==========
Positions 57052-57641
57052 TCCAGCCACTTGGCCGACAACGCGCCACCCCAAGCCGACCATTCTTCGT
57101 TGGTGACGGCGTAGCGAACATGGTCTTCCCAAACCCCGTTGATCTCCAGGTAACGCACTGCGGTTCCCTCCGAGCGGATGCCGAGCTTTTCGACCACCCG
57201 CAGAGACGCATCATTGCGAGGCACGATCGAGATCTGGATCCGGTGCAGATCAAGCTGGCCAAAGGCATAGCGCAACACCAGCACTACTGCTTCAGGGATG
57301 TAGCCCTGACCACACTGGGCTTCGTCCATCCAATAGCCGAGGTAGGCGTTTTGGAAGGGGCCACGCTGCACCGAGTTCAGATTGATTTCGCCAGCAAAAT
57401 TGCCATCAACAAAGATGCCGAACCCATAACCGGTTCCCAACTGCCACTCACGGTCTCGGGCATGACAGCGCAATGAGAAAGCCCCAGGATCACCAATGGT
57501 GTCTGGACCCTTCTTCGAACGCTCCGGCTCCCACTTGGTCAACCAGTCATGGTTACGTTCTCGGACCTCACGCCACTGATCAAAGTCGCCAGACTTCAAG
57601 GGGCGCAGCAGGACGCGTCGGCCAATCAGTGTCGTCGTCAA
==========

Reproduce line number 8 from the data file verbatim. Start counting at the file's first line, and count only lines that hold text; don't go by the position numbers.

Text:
57601 GGGCGCAGCAGGACGCGTCGGCCAATCAGTGTCGTCGTCAA